My family of five ate here Saturday evening and really enjoyed Farmhouse Kitchen's take on Thai country cooking. Highlights: a couple unique cocktails (purple pea-flower gin anyone?) and a fried calamari appetizer with Thai curry in the breading, which made it delectable by itself and even more wonderful when dipped in the accompanying cilantro-lime sauce. My main course was southern fried chicken in a half pineapple, which was good but the chicken could have been a bit crispier.
We were seated on the very spacious porch at a corner table that gave great separation from other diners. It looked to me like maximum seating inside was around 75 with another 24 or so on the porch. Staff was good about wearing masks and reminding us to put ours on when we weren't eating.
Parking is a bit of a problem as they only have 8 or ten slots in front of the restaurant but the Caltrain lot is just across the street and was almost empty when we were seated at 5:30. Of course you'd have to pay a nominal parking fee to park there but it couldn't be more convenient. And if you're into public transportation, what could be better? Caltrain, SamTrans and Marguerite all stop just across from the restaurant.
As for other restaurants having failed in this location I can only think of Bradley's Fine Dining (BFD), which closed after a year or so. I have to say I wasn't that impressed with Bradley's menu. Before that was Gambardella's, a successful Italian place that only closed because the building was being razed. Before that it was Late For The Train, a Menlo Park institution that Jesse & Bob Cool ran back in the 1980's.
In closing, I can only report that there were many other tempting items on the menu will have us coming back soon, assuming that COVID stays under control in the county.


 +   5 people like this
Posted by Riley2, a resident of Menlo Park,
on Oct 8, 2020 at 5:36 pm

Riley2 is a registered user.

@Jennifer
Your post made me smile. Think about it for a minute: it's 25% capacity, or 100 people WHICHEVER IS FEWER. So, for example, if the capacity is 450, the restaurant would be limited to 100 people which is 22% capacity. In other words, any time the restaurant is large enough to be capped at 100 people that means the building would be MORE than 75% empty.

Now to do you get it?


 +  Like this comment
Posted by Jennifer, a resident of another community,
on Oct 10, 2020 at 1:00 pm

Jennifer is a registered user.

Riley 2 - WHAT YOU DON'T GET IS 100 PEOPLE IS A LARGE GATHERING - REGARDLESS OF THE SIZE OF THE BUILDING. AND A LARGE GATHERING OF OVER 100 PEOPLE WILL EASILY SPREAD COVID - 19. IT DOESN'T MATTER IF IT'S OVER 75% EMPTY. WHAT PART OF LARGE GATHERING SPREADING COVID - 19 DON'T YOU GET? DO YOU GET IT NOW? LARGE GATHERINGS SHOULD BE AVOIDED - PERIOD.

And if someone does have Covid-19, spreading it to 5 other customers at 25% capacity isn't as dangerous as 100 customers - even if they're both under 25% capacity.

Gathering 100 people at a time during a pandemic is STUPID.


 +   4 people like this
Posted by Common sense, a resident of Mountain View,
on Oct 10, 2020 at 3:37 pm

Common sense is a registered user.

Riley2: No, she doesn't get it (writing in caps doesn't change that).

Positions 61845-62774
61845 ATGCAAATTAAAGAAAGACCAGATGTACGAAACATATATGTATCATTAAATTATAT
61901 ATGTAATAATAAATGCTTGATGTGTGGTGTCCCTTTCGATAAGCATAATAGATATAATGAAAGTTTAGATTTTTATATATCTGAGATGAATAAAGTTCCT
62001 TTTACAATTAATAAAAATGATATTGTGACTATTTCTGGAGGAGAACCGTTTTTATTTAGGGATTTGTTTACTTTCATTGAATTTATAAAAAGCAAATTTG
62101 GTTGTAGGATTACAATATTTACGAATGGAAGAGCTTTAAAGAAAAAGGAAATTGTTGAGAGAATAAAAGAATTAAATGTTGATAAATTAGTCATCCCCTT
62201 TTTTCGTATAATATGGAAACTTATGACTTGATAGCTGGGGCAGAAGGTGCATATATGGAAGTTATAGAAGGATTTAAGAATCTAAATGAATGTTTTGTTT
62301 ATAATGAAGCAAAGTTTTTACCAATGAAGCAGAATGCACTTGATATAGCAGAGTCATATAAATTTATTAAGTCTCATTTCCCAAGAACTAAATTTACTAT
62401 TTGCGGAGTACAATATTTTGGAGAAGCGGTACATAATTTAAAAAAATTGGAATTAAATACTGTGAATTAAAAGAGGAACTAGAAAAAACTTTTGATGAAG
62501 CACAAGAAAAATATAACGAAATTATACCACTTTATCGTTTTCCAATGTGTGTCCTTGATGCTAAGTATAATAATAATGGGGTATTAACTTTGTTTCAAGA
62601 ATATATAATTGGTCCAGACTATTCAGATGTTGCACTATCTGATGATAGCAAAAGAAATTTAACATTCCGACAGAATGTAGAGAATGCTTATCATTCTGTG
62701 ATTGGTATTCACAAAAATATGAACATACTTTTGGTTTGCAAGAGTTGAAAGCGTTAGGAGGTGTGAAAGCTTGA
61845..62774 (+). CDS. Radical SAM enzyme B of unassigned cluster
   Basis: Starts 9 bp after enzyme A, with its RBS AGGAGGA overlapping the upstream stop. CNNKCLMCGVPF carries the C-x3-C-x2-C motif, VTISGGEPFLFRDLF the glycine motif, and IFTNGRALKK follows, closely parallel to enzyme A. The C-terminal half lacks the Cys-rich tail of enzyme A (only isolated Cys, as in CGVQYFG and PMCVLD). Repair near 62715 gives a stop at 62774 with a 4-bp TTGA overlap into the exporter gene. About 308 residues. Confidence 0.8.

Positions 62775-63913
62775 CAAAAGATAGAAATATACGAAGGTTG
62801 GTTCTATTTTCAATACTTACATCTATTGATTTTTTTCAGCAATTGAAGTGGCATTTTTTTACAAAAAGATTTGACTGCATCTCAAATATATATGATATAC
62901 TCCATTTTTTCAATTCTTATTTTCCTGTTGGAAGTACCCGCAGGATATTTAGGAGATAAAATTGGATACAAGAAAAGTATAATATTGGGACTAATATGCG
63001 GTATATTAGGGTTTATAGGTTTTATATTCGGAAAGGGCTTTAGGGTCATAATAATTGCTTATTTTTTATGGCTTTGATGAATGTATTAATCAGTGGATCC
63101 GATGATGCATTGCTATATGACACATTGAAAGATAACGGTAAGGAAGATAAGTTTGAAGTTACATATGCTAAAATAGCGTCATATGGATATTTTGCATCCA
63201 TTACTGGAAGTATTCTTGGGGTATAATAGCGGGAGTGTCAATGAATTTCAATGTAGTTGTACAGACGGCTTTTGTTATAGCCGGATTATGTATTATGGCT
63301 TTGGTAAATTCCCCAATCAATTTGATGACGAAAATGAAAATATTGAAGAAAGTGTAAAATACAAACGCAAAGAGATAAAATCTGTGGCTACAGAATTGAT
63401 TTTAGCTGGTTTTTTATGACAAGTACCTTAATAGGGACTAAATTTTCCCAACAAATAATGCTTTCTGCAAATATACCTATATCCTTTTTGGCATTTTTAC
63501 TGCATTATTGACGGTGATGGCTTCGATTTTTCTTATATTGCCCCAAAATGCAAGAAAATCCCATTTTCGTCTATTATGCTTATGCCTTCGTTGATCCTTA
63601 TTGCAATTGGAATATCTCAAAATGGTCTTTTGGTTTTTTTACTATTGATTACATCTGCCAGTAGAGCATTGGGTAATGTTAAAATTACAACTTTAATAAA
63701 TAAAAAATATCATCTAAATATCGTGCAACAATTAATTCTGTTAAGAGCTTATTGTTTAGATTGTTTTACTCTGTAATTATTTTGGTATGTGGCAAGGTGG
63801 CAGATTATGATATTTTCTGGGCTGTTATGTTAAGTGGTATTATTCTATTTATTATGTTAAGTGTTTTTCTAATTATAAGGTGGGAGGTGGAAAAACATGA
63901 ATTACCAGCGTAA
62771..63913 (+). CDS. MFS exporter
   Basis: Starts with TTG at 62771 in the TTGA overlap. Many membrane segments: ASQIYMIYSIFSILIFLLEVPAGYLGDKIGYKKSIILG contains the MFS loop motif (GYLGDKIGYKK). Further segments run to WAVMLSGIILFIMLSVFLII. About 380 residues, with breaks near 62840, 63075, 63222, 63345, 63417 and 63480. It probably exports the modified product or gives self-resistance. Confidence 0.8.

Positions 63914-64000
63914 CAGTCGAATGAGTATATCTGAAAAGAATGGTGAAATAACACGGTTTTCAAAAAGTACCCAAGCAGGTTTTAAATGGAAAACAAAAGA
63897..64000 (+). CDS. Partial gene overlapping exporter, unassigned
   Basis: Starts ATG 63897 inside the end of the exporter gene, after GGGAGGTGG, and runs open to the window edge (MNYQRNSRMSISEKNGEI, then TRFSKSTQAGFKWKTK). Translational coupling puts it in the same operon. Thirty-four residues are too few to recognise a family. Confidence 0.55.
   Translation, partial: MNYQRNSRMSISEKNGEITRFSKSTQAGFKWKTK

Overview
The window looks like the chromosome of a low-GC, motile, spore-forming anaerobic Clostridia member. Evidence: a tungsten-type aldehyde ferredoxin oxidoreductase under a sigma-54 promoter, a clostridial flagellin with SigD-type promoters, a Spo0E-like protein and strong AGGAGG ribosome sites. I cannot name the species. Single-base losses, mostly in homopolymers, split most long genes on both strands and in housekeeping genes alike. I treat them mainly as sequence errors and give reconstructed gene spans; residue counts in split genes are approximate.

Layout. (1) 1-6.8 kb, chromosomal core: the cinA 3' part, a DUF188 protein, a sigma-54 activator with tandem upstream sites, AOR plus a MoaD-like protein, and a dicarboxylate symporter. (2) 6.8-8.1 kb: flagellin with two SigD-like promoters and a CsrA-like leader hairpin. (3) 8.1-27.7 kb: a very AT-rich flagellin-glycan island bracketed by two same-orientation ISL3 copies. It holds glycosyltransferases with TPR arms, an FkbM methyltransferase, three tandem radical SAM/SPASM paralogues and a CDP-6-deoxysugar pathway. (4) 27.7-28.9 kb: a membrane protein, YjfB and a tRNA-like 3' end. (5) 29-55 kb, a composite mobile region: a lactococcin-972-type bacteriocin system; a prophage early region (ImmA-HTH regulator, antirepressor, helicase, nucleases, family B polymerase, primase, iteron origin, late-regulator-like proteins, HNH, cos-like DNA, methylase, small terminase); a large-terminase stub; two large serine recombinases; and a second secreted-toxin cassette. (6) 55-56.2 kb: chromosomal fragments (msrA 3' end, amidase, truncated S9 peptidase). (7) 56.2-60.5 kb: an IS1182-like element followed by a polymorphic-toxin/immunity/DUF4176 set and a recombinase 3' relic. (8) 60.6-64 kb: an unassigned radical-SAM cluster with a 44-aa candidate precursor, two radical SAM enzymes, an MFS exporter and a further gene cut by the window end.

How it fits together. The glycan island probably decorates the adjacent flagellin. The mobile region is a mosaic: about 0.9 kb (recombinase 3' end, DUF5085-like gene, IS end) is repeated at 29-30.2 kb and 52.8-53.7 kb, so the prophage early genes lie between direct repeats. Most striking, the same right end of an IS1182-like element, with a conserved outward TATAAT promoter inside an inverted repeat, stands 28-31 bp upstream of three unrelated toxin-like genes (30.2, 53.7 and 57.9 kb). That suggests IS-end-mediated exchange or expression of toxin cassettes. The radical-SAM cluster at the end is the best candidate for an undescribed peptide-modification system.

I couldn't find in this blog article the new restaurant's nominal (non-epidemic) seating capacity -- which would be useful information, by the way, and relevant in this particular context -- and Jennifer doesn't appear to know it either. But unless that number is over 400 (even 200 is a very large seating capacity for a Bay Area restaurant), the question of what anyone thinks about seating 100 is moot and off-topic -- the situation doesn't come up, under the 25% capacity rule.

Actually, per Lee Forest's comment, even 100, in a huge hypothetical enclosure like Hangar One, could be spaced so far apart as to be essentially isolated and safe -- it's not the total count, it's the density and air circulation. And by the same token, 5 or 10 (i.e. way fewer than 100) could be totally unsafe if crammed together indoors for extended periods. Bars have been especially problematic, with serious outbreaks traced to them in states where they were allowed to open. People sharing confined air, sometimes for hours, probably not even wearing masks -- a perfect recipe for airborne contagion.


 +  Like this comment
Posted by Jennifer, a resident of another community,
on Oct 10, 2020 at 4:10 pm

Jennifer is a registered user.

Common Sense doesn't get it either. I'm referring to the number of people that can affect others (100) or the number of people that can be affected (100) instead of a gathering of 10 or less. In a pandemic, the larger the gathering, the less safe it is, regardless of capacity. If you don't understand this, you're really dense. As far as people coming down with Covid - it IS the total count. Do you really think affecting 2-3 people is as dangerous as affecting 100 or more? The level of ignorance.

Once again a large gathering (100 or more) is stupid regardless of capacity. At a restaurant, if there are 100 people, how many customers (especially women) will be using the restroom at the same time? How many people will be paying at the register at the same time? Do you really think any restaurant has room to practice 6 feet social distancing at the register or in the restroom?

Try thinking outside of the box. Restaurant customers don't stay glued to their seats. Unbelievable.


 +   2 people like this
Posted by Sparsity, a resident of Downtown North,
on Oct 14, 2020 at 3:53 pm

Sparsity is a registered user.

Jennifer, you seem to be stretching the definition of a gathering. My neighborhood also contains more than 100 people -- should I be concerned?

In any case, that location is definitely challenging, but happy to see something new and interesting move in!


 +  Like this comment
Posted by Jennifer, a resident of another community,
on Oct 14, 2020 at 7:53 pm

Jennifer is a registered user.

I'm not stretching the definition of a gathering. 100 people in a restaurant - or any indoor or outdoor gathering during a pandemic isn't safe. Weddings, funerals, Trump at the Rose Garden, etc. -- all large gatherings where a lot of people are affected - Covid-19.

100 people in your neighborhood is an absurd comparison. Your neighbors all live in their own homes. Don't be foolish.